• Watching a captivating movie
  • Playing a game

To start, you should give yourself a deadline. An example would be reading for 30 minutes. Suddenly, you may feel as if you are in a completely different environment.

5. Be aware of automatic negative thoughts (ANTs).

ANTs refer to automatic negative thoughts. As defined by the APA Dictionary of Psychology, ANTs are “instantaneous, habitual, and nonconscious thoughts.” They are also sometimes referred to as “routinized thoughts.”

As part of cognitive behavior therapy, Dr. Aaron Beck introduced the concept of automatic negative thoughts. However, in the 1990s, Dr. Daniel Amen, a psychiatrist and brain disorder specialist, coined the term “ANT.”

Similarly to how ants work, negative thoughts steal away our joy and increase our stress levels. The good news, though, is that you can eliminate ANTs by:

  • Keeping a notebook can help you keep track of your emotions, moods, and the first thought that enters your head.
  • Investigate why these negative thoughts are being triggered.
  • Understand what you’re telling yourself about the situation by breaking down the emotions you’re experiencing.
  • Try to come up with an alternative to what you originally thought. Rather than concluding that this will be an epic fail, try something like, “I’m doing the best I can.”

6. Write down your thoughts.

Don’t keep your thoughts to yourself; write them down. Start a journal or a ‘thoughts jar’ where you can post your thoughts. By doing so, you won’t have to hold onto them.

7. Rethink your “what ifs.”

Is your mind constantly occupied with thoughts like “What if I lose my job? ” or “How about if I get sick?”

Even though these thoughts are everyday, they become problematic when centered solely on the worst possible outcome.

“For every ‘what if’ worry, change this to an ‘if-then’ statement where you come up with a ‘then I will do/say’ if that ‘what if’ or even worst-case scenario does happen,” says psychotherapist Natacha Duke, MA, RP. “Focus on having a concrete plan in place.”

8. Embrace Imperfection.

The pursuit of perfection will only lead to overthinking. Instead, allow yourself to make mistakes to learn from them. The goal should be progress rather than perfection.

9. Face your fears head-on.

There is no way to change the past. However, you can adjust your response to past life memories.

By cultivating positive thoughts and accepting that failures aren’t the end of the world, we develop resilience and are prepared for future setbacks. When you can push past your fears and move forward toward your goals, it is healthy to be a little afraid.

10. Acknowledge your successes.

You can use your notebook or your favorite note-taking app on your phone when you overthink. Take a moment to consider five things that went right over the past week and how you played a role in them.

Don’t worry if they’re not big achievements. Even the smallest successes and milestones are worth celebrating. As a result, self-confidence is built and overthinking is reduced.

Also, this list may be helpful when your thoughts spiral out of control.

11. Set boundaries.

When you say “no” to commitments you can’t handle or that drain your energy, you can relieve stress and avoid overthinking. In other words, don’t overload yourself.

Instead, you should learn to politely decline commitments that pull you away from your priorities, like self-care or important deadlines

12. Speak to a therapist.

Seeing a therapist will help you make sense of your world if overthinking is ruining your life, and if you think you may be spiraling into depression or anxiety. By building self-identity and creating stronger foundations, therapy can help you live life now rather than worrying about the future.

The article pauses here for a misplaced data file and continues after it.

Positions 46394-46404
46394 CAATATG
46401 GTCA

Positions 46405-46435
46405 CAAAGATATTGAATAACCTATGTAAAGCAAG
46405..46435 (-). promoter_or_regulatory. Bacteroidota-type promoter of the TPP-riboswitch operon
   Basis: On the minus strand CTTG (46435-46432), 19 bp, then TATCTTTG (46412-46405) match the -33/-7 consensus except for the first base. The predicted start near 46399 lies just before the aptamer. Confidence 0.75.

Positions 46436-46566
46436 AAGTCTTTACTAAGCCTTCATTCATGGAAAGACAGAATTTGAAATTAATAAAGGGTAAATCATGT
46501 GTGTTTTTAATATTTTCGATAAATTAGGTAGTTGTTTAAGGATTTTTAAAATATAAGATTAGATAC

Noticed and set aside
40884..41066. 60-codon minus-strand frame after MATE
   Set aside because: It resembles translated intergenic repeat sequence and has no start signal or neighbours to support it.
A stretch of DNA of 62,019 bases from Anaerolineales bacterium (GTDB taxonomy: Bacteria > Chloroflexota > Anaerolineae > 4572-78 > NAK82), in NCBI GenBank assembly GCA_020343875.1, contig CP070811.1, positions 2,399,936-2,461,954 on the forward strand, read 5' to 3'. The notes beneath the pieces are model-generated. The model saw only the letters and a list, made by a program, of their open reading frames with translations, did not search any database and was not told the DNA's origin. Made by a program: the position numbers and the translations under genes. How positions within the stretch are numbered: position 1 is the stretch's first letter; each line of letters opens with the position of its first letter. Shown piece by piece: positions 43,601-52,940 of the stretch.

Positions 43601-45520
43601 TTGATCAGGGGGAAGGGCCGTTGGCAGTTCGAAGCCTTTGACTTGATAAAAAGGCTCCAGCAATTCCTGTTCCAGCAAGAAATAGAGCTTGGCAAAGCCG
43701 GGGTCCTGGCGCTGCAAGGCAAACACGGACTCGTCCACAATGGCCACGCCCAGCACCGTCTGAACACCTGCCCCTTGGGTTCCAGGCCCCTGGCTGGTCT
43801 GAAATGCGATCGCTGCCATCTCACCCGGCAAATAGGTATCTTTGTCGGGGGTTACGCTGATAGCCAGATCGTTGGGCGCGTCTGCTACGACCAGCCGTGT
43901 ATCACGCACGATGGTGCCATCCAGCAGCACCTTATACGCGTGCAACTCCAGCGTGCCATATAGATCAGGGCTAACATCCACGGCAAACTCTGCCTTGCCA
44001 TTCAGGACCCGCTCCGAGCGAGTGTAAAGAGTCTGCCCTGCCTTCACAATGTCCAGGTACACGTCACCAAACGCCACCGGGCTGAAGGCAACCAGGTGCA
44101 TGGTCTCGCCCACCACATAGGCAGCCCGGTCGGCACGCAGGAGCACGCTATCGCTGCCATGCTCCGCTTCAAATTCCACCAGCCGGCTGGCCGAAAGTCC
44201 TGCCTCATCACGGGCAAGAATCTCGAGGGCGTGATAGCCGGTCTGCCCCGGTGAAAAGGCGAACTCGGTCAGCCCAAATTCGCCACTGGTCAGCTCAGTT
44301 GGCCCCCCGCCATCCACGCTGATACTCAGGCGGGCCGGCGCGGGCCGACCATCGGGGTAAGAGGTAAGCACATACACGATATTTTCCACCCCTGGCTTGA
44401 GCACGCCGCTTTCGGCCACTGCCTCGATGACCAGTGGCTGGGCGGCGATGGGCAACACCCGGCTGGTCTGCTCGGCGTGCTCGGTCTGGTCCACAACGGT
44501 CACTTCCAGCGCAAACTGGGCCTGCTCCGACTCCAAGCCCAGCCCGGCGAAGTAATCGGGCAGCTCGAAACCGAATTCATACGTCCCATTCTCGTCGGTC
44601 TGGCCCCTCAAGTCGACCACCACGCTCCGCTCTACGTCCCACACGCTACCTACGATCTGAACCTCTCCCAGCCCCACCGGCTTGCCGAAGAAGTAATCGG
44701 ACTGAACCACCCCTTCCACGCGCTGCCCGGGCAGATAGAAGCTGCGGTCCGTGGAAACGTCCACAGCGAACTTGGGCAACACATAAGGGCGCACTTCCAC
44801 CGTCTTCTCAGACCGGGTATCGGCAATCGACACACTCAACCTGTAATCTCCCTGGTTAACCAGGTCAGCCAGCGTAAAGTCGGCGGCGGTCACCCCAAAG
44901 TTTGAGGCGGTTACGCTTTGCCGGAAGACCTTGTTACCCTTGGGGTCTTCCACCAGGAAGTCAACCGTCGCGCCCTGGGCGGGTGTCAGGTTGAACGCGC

Further support is available from:

  • Get involved in a support group. It can be a reaffirming experience to talk to someone who understands your struggles and can give you helpful advice.
  • Take time to read self-help books. Books that provide insights and exercises on cognitive behavioral therapy (CBT) and mindfulness are useful.


What is overthinking, and why is it bad?

Overthinking is the act of dwelling on thoughts and worries excessively, which is often accompanied by anxiety and stress. Among its negative effects are:

  • Paralyze you from taking action. Your mind gets stuck in a loop, preventing you from moving forward.
  • Distort your perception. You may perceive things as worse than they really are if you have negative thoughts.
  • Impact your physical health. Other health problems can result from chronic stress, such as insomnia and headaches.

How can I tell if I’m overthinking?

A few signs to look for are:

  • A constant replay of past events or excessive worry about the future plagues you.
  • Due to overthinking, you have difficulty making decisions or taking action.
  • Your self-talk is negative and you constantly criticize yourself.
  • Anxiety, stress, or overwhelm are some of the feelings you are experiencing.

Why do I overthink?

Overthinking can be caused by several factors, including:

  • Personality traits. People with anxiety and rumination tend to be more prone to these problems.
  • Stress. An ongoing worry or a stressful life event can cause overthinking.
  • Lack of confidence. It is common to doubt yourself and overanalyze situations when you feel insecure or inadequate.
  • Perfectionism. It can be difficult to accept mistakes and move on when you strive for perfection.

Are there any quick fixes for stopping overthinking?

It’s not possible to stop overthinking with a magic bullet. To succeed, you must practice and work consistently.

In the meantime, quick mindfulness exercises, such as focusing on your breath, can provide temporary relief.

What are some common mistakes people make when trying to stop overthinking?

  • Trying to suppress thoughts. It often backfires and strengthens them. Don’t judge your thoughts, just acknowledge and observe them.
  • Avoiding situations. Your growth is limited as a result of this fear. Ensure that you are gradually exposed to triggers in a safe environment.
  • Expecting perfection. It’s okay to make mistakes. It’s important to learn from your mistakes and move forward.

Image Credit: Karolina Grabowska; Pexels